Wednesday, October 27, 2004

Media Bias, or the lack thereof

I’ve been in journalism now for about 15 years. During that time I’ve worked for papers in mostly liberal Connecticut (Shoreline Times) and mostly conservative Texas (Kerrville Daily Times, Lubbock Avalanche-Journal). Based on my experience, which I acknowledge is not overly vast, I believe that most charges of media bias whether from the right or left are overblown.
I was politically active in college - working on local campaigns and writing letters to the editor - but when I took my first newspaper job I realized that aspect of my life would have to be put on hold. I wasn’t going to be as extreme as one reporter I met in Connecticut who said that he never voted in order to maintain his neutrality, but I also did not want anyone to be able to accuse me of introducing bias into my reporting.
Most of the reporters I have had the pleasure to know and work with have been fairly liberal in their politics with a few exceptions. But they generally weren’t as interested in politics as I was and didn’t keep up with it like I did. I could always rattle off the members of the House of Representatives (state or federal) the way most people could name the players on their favorite football team. So it didn’t take long for me to land the political beat at each newspaper I worked at. As the political reporter I was always very much aware that anything I wrote would be scrutinized by people looking to bolster their preconceived notions of media bias. So I always bent over backward to be as fair and accurate in every story I wrote.
I would occasionally run across people who were difficult to work with because of their perceptions of the media - liberals who didn’t trust somebody who worked at a “conservative” paper, or conservatives - religious right in particular - who didn’t trust any media period. But most of the people who I would call politically savvy were easy to work with and understood how the process works.

How it works:
Newspapers are businesses and they are in the game to make money. They make money by building up a large circulation base and then selling it to advertisers. The money they collect in subscription fees is just a small supplement to the overall budget which is supported by advertising. If they could sell newspapers that were filled with nothing but advertising they would do so in a heartbeat and fire all the reporters and editors who are considered non-revenue generating. But they can’t which is why reporters still have jobs.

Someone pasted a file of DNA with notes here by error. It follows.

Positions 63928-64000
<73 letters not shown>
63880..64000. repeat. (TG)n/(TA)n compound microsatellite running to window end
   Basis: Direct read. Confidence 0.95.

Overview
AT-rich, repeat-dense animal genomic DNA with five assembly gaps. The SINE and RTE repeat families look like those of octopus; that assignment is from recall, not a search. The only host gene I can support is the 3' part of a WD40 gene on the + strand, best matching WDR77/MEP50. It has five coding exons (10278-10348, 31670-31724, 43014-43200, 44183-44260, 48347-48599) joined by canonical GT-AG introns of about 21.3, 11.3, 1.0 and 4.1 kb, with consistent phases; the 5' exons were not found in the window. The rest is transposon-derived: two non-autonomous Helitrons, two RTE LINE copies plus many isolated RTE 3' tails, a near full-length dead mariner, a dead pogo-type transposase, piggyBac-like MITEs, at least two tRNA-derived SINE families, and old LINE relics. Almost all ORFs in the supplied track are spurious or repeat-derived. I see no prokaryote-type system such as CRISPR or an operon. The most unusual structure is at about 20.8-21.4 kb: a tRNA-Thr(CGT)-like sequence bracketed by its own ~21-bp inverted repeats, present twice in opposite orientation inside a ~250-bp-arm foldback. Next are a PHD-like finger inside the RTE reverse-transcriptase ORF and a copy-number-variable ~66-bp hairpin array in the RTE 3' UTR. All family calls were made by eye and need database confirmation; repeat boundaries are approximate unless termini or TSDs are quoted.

Most newspapers have about 60 percent of their space filled with advertising (including classifieds) leaving about 30 to 40 percent for the news hole. A lot of this space is filled with regular features and columns they get from wire services leaving just a portion for local news copy. As a reporter you quickly realize that your role in life is to fill space and to do so on a daily or weekly basis. In the newspaper business it doesn’t matter what you did yesterday, the editor always wants to know “what have you done for me lately.”
Newspapers try to be perceived as being right square in the middle of where they see their community being in order to cast the widest net for building up circulation figures. They don’t want to go too far to the left or right for fear of losing subscribers and thus losing ad revenue.

Now some people will always see bias in the media because their views are more intense or extreme than what they see reflected in the paper. But the lack of a right-wing or left-wing slant on the news is not the same thing as liberal or conservative bias.
There will always be things in the newspaper that will irritate partisans on either side of an issue. I find things to gripe about all the time. But I also know that my views are not always in synch with the “mainstream” and because I know how the system works I am not surprised to see things I disagree with. That doesn’t mean that newspapers never make mistakes or go too far in trying to be “objective.” But broad condemnations of the media as being biased are generally overblown and ill informed.
But I also think that media criticisms such as that being done by my blogging buddy Alamo Commando are a good thing. I think it is healthy for the news media to be aware that they are being constantly scrutinized even if all the criticisms are not always fair. At least these folks are reading the newspaper every day and what more can you ask? The scariest thing for us newspaper folk are the people who never bother to read a paper. You know, like President Bush.

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